Center for Food Safety goes to UN Climate talks to highlight potential of carbon sequestration through healthy soils
WASHINGTON, DC –(ENEWSPF)–November 23, 2015—Center for Food Safety (CFS) is calling on world leaders to recognize agro-ecological agriculture as a core climate solution during the United Nations Framework Convention on Climate Change (UNFCCC) in Paris this December. CFS, as part of its newly launched Soil Solutions program, will be attending the talks as an accredited representative, participating in events aimed at raising the profile of carbon sequestration through regenerative agriculture, a strategy that holds great potential to address the climate crisis.
“By changing our agricultural practices, we have a massive opportunity to both substantially curb the release of greenhouse gases that cause warming, as well as sequester carbon already in the atmosphere. It comes down to building healthy soil,” said Diana Donlon, food and climate director at Center for Food Safety. “We need leaders in Paris to hear this message loud and clear.”
Globally, soil has lost 50-70 percent of its original carbon content. When soil organic matter is disturbed, carbon molecules escape and combine with oxygen atoms to create CO2. Unsustainable farming practices such as using high amounts of chemicals, planting massive monocrops, and compacting or digging up soil with huge machinery degrade carbon stocks. By some estimates, at least 30 percent of GHGs can be attributed to agricultural practices—this percentage includes direct and indirect practices such as clearing forests to plant monocultures like palm oil plantations.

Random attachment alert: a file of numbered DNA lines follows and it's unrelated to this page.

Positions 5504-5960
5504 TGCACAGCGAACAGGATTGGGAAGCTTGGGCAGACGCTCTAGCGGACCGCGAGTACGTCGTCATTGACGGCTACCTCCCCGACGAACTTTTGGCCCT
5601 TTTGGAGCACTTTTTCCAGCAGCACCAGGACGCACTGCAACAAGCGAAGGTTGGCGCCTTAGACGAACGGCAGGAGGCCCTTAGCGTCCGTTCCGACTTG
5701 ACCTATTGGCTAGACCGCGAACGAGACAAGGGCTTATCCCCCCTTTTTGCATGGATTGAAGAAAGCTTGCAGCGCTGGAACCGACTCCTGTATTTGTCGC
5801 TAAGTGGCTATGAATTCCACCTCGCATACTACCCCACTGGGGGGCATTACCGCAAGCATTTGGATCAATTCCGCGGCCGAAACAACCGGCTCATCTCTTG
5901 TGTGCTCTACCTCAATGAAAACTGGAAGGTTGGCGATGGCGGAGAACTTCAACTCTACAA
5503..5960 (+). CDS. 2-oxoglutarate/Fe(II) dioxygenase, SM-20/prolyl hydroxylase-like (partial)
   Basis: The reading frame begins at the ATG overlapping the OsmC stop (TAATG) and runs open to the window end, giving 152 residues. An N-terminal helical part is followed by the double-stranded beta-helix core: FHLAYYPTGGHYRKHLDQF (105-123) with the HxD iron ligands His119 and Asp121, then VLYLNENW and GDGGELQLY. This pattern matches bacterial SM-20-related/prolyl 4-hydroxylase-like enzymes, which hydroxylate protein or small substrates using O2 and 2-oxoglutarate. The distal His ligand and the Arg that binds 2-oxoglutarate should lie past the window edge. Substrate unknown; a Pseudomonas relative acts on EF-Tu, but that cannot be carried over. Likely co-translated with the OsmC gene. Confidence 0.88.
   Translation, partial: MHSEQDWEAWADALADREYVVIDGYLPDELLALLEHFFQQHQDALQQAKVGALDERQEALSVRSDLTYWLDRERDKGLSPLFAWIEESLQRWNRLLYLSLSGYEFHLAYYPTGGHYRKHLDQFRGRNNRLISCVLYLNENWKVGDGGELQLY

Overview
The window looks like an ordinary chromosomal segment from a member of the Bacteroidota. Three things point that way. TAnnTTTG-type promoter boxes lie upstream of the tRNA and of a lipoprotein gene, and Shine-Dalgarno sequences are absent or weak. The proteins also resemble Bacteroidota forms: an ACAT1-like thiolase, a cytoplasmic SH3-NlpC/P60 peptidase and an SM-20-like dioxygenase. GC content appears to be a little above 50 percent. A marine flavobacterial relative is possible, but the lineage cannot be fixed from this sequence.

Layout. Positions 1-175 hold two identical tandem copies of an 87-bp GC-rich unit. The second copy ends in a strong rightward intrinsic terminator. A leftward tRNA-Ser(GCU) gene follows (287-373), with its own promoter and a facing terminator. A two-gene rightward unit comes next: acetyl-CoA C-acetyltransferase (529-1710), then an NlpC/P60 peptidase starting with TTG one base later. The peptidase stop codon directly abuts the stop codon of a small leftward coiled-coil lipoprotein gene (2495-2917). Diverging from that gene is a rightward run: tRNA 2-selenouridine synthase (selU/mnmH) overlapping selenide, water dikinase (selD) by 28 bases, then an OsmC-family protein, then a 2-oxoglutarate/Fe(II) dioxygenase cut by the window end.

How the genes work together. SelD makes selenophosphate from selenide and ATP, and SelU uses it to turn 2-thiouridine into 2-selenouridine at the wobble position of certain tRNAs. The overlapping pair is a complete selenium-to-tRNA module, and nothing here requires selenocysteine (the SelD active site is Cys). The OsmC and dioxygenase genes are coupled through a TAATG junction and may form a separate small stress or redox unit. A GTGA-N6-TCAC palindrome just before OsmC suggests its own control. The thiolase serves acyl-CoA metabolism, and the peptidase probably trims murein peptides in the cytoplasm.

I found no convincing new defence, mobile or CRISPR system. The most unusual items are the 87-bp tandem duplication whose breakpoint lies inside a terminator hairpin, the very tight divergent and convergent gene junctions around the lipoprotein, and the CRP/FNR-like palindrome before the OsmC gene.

Rebuilding soil carbon stocks is good farming. Aside from storing carbon, regenerative, agro-ecological systems keep land productive and fertile and facilitate proper water absorption and storage, a critical function. On a planetary level, carbon-rich soils are essential for maintaining water hydrological cycles.
“Soil health is inextricably linked not only to climate but also to food and water security. Scientists predict we will see an increase in severe droughts, floods and storms in the coming decades as a result of global warming. But if we begin rebuilding the soil content of our soils today, we would make ourselves more resilient in the face of extreme weather events,” said Debbie Barker, international programs director at Center for Food Safety.
Eighty percent of global warming effects will impact developing countries, many of which already experience high rates of malnutrition and hunger. Under current global warming scenarios, experts predict that median crop yields will decline by approximately 2 percent per decade through 2100. At the same time, our escalating population is projected to exceed 9 billion people by 2050.
“Quite simply, if we don’t begin restoring soil carbon stocks, then game over for ensuring and adequate global food supply,” added Barker.
CFS Events at Paris COP21
|December 1—10:30 a.m. – 1 p.m., French Ministry of Agriculture Launch of 4 Pour 1000 Initiative, UNFCCC Accredited Zone, Le Bourget, 93350
The French Ministry of Agriculture has invited CFS to present its informative four-minute video—Soil Solutions to Climate Problems—narrated by author Michael Pollan, at the United Nations launch of, 4 Pour 1000, an initiative aimed at restoring carbon in soils around the globe. Debbie Barker, CFS’s International Programs Director, will also speak prior to the video presentation. The event, hosted by French Agriculture Minister Stéphane Le Foll, will be attended by other agriculture ministers and other high-level delegates attending the COP21.
|December 6—Global Landscapes Forum, Le Palais des Congrès de Paris, 2 place de la Porte Maillot, 75017